Fulton County's Superior Court judges have offered mercy to the 56,000 people who ducked jury duty last year.
So far, fewer than half a dozen of them have stepped forward to receive it, an indicator of how bad the problem is. Fulton's 50 percent juror no-show rate, more than five times the national average, has cost taxpayers an estimated $270,000 in the first three months of this year -- the price of casting a wider net to fill jury boxes.
Tuesday saw the start of "Jury Summons Amnesty Month," a last-ditch effort to avoid using deputies to summon hundreds of people to court per week for contempt hearings.
But since court officials announced the program last week, only four people have called to set a new date, Jury Services Manager Silvia Gaines said. Not one person came to the amnesty desk set up outside the courthouse jury room on Tuesday.
If this keeps up, the judges say they're prepared to do what they've never done and pursue criminal charges en masse, starting June 1, against those who ignore their legally required civic duty. Empty threats in the past may have only compounded the problem.
"We're not crying wolf this time," Chief Judge Cynthia Wright said. "If you don't come to us voluntarily, we have the power to draft you."
No-shows have plagued Fulton for more than a decade, and for years the judges did little to reel them in. A jury summons has become a toothless invitation for many residents, and that's something Wright and her colleagues have been trying to rectify.
While other counties take immediate action against people who fail to show up or call ahead with an excuse, Fulton's solution has been to multiply the number of summonses mailed while asking more of those willing to serve. Jurors used to get a three-year reprieve before they could be called again, but that's been cut to 18 months.
Postage to bring in jurors should cost $5,000 per month, Gaines said. In the first three months of this year, Fulton spent about $111,000, she said.
It takes 6,500 summonses to bring in the required 1,300 jurors needed for an average week. That often yields more jurors than needed, and they're paid $25 per day. Fulton spent almost $350,000 compensating jurors during the first quarter of 2012, which Gaines said is double what the cost should be.
Southwest Atlanta resident Pam Bates spent more than two hours at the courthouse Tuesday waiting to serve on a jury, only to be sent home when the defendant took a plea deal. She said she can't fathom shirking jury duty. People accused of crimes have a right to be judged by their peers, and that's compromised when jurors don't show, she said.
"I think that's irresponsible," Bates said.
Jury experts say Fulton's problem also can be attributed to its urban character -- having a more transient population and many low-income residents who can't afford to miss work, pay for child care or find transportation.
The county's failure-to-appear rate is excessive by any standard, though. The national average is about 9 percent, and about 15 percent for places of half a million people or more, said Paula Hannaford-Agor, director of the National Center for State Courts' Center for Jury Studies.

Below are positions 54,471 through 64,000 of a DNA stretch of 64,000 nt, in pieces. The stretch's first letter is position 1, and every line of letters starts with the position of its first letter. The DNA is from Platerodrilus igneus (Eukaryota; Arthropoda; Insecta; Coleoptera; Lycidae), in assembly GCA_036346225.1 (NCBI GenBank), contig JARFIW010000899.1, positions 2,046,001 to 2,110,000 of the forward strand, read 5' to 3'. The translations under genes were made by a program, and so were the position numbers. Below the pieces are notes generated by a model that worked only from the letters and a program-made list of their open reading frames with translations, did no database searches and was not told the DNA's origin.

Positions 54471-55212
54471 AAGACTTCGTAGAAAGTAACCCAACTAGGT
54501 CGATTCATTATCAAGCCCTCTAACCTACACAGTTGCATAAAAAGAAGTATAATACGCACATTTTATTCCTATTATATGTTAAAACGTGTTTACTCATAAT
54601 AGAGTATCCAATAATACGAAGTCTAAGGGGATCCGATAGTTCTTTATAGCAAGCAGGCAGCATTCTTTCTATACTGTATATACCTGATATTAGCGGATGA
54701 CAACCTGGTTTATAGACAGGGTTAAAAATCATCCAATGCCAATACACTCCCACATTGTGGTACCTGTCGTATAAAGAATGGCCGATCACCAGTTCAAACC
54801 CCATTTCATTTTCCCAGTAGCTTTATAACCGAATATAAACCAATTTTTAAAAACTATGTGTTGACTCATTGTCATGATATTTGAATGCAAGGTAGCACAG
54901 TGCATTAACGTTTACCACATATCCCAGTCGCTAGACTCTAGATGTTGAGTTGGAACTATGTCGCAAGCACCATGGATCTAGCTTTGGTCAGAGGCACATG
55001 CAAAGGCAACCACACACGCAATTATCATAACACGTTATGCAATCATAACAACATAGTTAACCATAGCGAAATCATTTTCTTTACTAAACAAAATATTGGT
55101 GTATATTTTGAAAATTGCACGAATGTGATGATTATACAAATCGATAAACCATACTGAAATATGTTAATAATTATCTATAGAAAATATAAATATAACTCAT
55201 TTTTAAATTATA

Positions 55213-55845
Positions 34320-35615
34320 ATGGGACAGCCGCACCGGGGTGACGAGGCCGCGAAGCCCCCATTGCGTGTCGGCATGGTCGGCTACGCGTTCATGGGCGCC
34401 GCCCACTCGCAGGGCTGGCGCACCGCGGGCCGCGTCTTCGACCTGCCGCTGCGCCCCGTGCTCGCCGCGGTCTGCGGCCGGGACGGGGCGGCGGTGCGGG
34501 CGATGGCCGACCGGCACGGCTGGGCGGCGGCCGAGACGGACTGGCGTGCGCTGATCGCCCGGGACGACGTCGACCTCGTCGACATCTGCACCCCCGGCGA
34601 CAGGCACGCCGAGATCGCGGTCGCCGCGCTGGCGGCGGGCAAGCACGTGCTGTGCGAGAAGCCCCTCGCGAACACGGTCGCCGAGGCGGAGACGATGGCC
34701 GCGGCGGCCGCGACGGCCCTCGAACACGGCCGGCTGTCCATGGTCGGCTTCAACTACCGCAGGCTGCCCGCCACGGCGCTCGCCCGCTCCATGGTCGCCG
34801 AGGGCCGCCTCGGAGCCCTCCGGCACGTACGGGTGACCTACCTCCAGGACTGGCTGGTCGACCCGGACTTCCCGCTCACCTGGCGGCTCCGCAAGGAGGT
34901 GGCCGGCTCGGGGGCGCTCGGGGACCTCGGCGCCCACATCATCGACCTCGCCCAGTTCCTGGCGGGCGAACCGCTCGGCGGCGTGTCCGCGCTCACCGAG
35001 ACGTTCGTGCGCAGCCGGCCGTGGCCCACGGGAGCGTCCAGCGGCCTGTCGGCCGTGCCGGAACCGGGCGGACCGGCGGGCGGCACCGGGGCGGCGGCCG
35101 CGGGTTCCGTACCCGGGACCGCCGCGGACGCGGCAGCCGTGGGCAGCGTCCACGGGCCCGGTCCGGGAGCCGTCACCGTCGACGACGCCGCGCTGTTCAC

Surrounding metro Atlanta counties have rates ranging from 5 to 33 percent. Last year's rate was 9 percent in Gwinnett and 16 percent in DeKalb, jury managers report.
Cobb County's rate is up from 25 percent to around 40 percent this year, Court Administrator Tom Charron said, mostly because the jury pool list is more than a year old and contains bad addresses. The state will start compiling jury lists on July 1, under a new law.
When prospective jurors don't show up in Cobb, Charron said, the Sheriff's Office runs them down by phone or by showing up at their doors.
"It sends a bad message if you do not hold people accountable," he said.
Last year, Fulton County mailed nearly 30,000 letters warning would-be jurors that if they didn't call in and explain or reschedule, they could be charged with contempt of court, punishable by a fine of up to $500 or 20 days in jail.
After the first batch of letters went out, Court Administrator Yolanda Lewis said Phase 2 would likely start in July, with deputies showing up on doorsteps with orders to appear before a judge.
But there was no execution plan. Only 30 percent of the letters yielded responses.
"We were hopeful that by getting the word out, it would decrease the number of people not showing up," Judge Kimberly Esmond Adams said. "But it didn't happen that way."
This time, the judges have plans to fit contempt hearings into their schedules, Adams said. The Fulton County Sheriff's Office has a plan to work no-shows' addresses into the routes of deputies who serve warrants and civil papers, delivering 200 orders to appear per week, Lt. Col. Peter Andreson said.
Hannaford-Agor said this is the first she's heard of a court offering an amnesty month. To undo a culture of apathy, people in the jury pool must get the message that judges are serious about enforcement, she said.
"You can't bluff on this stuff," Hannaford-Agor said, "because people hear about it when something actually happens."
Want to fess up?
If you’re one of the 56,000 people who dodged jury duty in Fulton County last year, throughout “Jury Summons Amnesty Month” you can avoid penalties by contacting the court, setting a new date and signing an affidavit promising to show up this time.
The Fulton County Courthouse, at 185 Central Ave. S.W., downtown Atlanta, is open from 8:30 a.m. to 5 p.m. weekdays. The amnesty desk is on the seventh floor outside Room T-7100. Bring identification.
To contact Jury Services, call 404-612-4600 or write to email@example.com.
For more information, go to FultonCourt.org.
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